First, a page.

hello blog

Hi guys 🙂

First post for me: *looks around* so we totally have a blog here, sweet.

So I’m still living in a co-op in Madison and am currently applying to grad schools in neuroscience for next fall. Also, I might go back to Olin in January and finish off my last semester there. Except I’m in therapy now to get that plan approved. Meanwhile I’m working in a lab I started at during my last semester at UW (I graduated last May in biology). So that’s my life in 4 easy sentences.

Therapy is tough but fair. What makes it difficult is having to come utterly face to face with ALL of my own sins and failures. Not surprisingly, it’s pretty heavy, and it’s been leaving me with a bit more stress than I’m used to, more, for instance, than I was ever carrying around on a weeks-on-end basis while at Olin. I guess a Good Catholic is meant to give a full confession on a regular basis; I’m starting to understand some of the neuroses surrounding ‘Catholic guilt’ and I’m only more convinced that their wacky religion is all too often poisonous to the heart and mind, undermining the pursuit of happiness as much as (more obviously) the pursuit of truth. (No offense. For what it’s worth, my mom was raised Catholic. Also, some part of this paragraph was suppose to have a joke in it to, ya know, lighten the mood. But I distracted myself with parentheticals.)

Therapy is also going to get worse before it gets better, for two distinct and distinctly unpleasant reasons. The first is that I will soon have to involve as many of my close friends and family as possible in an effort to create a ‘public supportive community.’ This is bound to be awkward for a good many people, for which I feel guilty. Of course, it won’t be fun and easy for me either. Second, I have to submit to a polygraph soon, exhaustively detailing more or less every bad thing I’ve ever done, extra-inclusive just to be on the safe side. Actually, sick fuck that I am, this part could be both fun AND easy. Anyone ever hear me mention how much I enjoy indignance? Or my fondness for the self-flagellation of the faults game, which consists entirely of going around a circle describing one’s faults?

Anyhow, time and the universe being what they are, I’ll get through this. A lifetime of making mistakes has, at least, prepared me for dealing with the consequences of me making mistakes. Meanwhile I’m enjoying the exciting process of defining myself and my goals as a research scientist.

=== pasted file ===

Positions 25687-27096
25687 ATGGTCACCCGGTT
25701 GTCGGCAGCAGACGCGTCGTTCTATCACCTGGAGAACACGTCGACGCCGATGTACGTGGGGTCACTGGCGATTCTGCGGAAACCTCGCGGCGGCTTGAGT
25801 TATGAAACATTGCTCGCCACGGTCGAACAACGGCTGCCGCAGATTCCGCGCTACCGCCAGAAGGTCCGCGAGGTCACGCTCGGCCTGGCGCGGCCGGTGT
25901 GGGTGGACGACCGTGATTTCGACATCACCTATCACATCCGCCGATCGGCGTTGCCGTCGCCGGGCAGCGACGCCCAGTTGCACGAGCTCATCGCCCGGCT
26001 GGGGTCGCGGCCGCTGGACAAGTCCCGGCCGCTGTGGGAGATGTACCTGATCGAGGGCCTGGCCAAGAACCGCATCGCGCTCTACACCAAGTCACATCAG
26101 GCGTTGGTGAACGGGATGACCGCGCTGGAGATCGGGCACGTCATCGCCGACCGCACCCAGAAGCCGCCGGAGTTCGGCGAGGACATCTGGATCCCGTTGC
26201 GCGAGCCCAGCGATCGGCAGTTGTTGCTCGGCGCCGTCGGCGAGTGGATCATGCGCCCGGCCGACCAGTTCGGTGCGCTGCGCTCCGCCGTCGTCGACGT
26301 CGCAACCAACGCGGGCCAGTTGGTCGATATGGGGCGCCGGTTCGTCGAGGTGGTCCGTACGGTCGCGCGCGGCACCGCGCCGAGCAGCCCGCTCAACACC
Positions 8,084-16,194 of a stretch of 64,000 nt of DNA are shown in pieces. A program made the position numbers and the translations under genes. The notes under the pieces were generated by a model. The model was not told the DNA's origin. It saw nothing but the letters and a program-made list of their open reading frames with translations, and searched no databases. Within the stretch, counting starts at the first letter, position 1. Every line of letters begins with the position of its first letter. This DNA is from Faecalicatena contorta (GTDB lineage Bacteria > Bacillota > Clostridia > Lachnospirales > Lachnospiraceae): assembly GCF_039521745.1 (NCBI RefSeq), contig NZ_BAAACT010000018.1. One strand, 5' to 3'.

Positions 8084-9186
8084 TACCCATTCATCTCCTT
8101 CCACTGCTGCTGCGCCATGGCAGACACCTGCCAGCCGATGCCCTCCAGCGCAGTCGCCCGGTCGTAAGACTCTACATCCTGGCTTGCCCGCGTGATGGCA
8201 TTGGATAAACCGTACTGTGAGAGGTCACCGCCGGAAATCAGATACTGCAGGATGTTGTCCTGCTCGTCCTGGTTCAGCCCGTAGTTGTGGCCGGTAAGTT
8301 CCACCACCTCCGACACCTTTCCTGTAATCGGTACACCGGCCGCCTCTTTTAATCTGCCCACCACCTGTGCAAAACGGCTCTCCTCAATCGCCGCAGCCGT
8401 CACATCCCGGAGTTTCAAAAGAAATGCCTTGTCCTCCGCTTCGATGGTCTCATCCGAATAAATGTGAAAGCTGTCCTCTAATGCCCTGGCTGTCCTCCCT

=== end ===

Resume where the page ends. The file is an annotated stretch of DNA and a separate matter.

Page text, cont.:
Applying to grad school in neuroscience is, like, super fun. First of all, basically all the programs pay you to go. More important though is the fact that if you find a specific professor whose lab you want to work in and can convince him that you’ll be an asset, that’s basically all you have to do to get in. Of course there are rec letters (i’m on it), GREs (aced ’em), lab experience (i’m loaded), and gpa (fuck), but if you win over a PI, you’re in.  This means that my basic task is to find labs that are exciting to me, and then go impress the prof (poof! done.). Reading about the work that is going on at schools across the country has of course been a learning experience in itself. It has probably been the most concentrated, diverse, and in depth exposure to neuroscience that I have had in any context to date, and I find my interests changing more broadly and quickly than I would have expected. I won’t go into much detail but: I’ve always thought of myself as a ‘big picture’ kind of guy and was initially attracted to neuroscience for it’s connection to issues of the social world, psychology, and personality, and very UNinterested in the kinds of ‘low level’ working being done on individual ion channels, neurotransmitters, and other areas of cell biology. Reading theoretical neuroscience, (attempts at overall modeling of the function of the brain) however, has made me interested in the electromechanical workings of the brain as an overall system, and also made clear just how crucial the chemical information processing at the synapse really is to brain function. So long story short, I’m fascinated by a wide variety of research in neuroscience, and getting to pick exactly which labs I want to go work for and in which cities is really exciting.

I’m coming up on 800 boring words here so I’ll stop here. Fair warning though: I will probably post links to some of the labs I’m considering.


One Response to hello blog

  1. Ben says:

    Sounds like some cool stuff, I’m excited to check out the labs you’re considering and see what’s goin on in the world of neuroscience. For us laypeople, I found a interesting article in Scientific American about using fMRI to map religious experiences: http://www.sciam.com/article.cfm?articleID=434D7C62-E7F2-99DF-37CC9814533B90D7&chanID=sa023

    Are you still thinking about the science/policy mix? I guess theoretical neuroscience is a step in the opposite direction, but maybe there’s some road back to public policy.

    As for that whole guilt thing, you just got to ride it out. Everything’s perspective: if you focus on the bad things (which is what this polygraph dealy seems to be about), shit’s gonna look bad. But you take all those mistakes and line it up against all the decisions you’ve made in your life, and I bet the good ones easily outweigh the bad. Maybe this Vonnegut-ism will help:
    “I urge you to please notice when you are happy, and exclaim or murmur or think at some point, ‘If this isn’t nice, I don’t know what is.”

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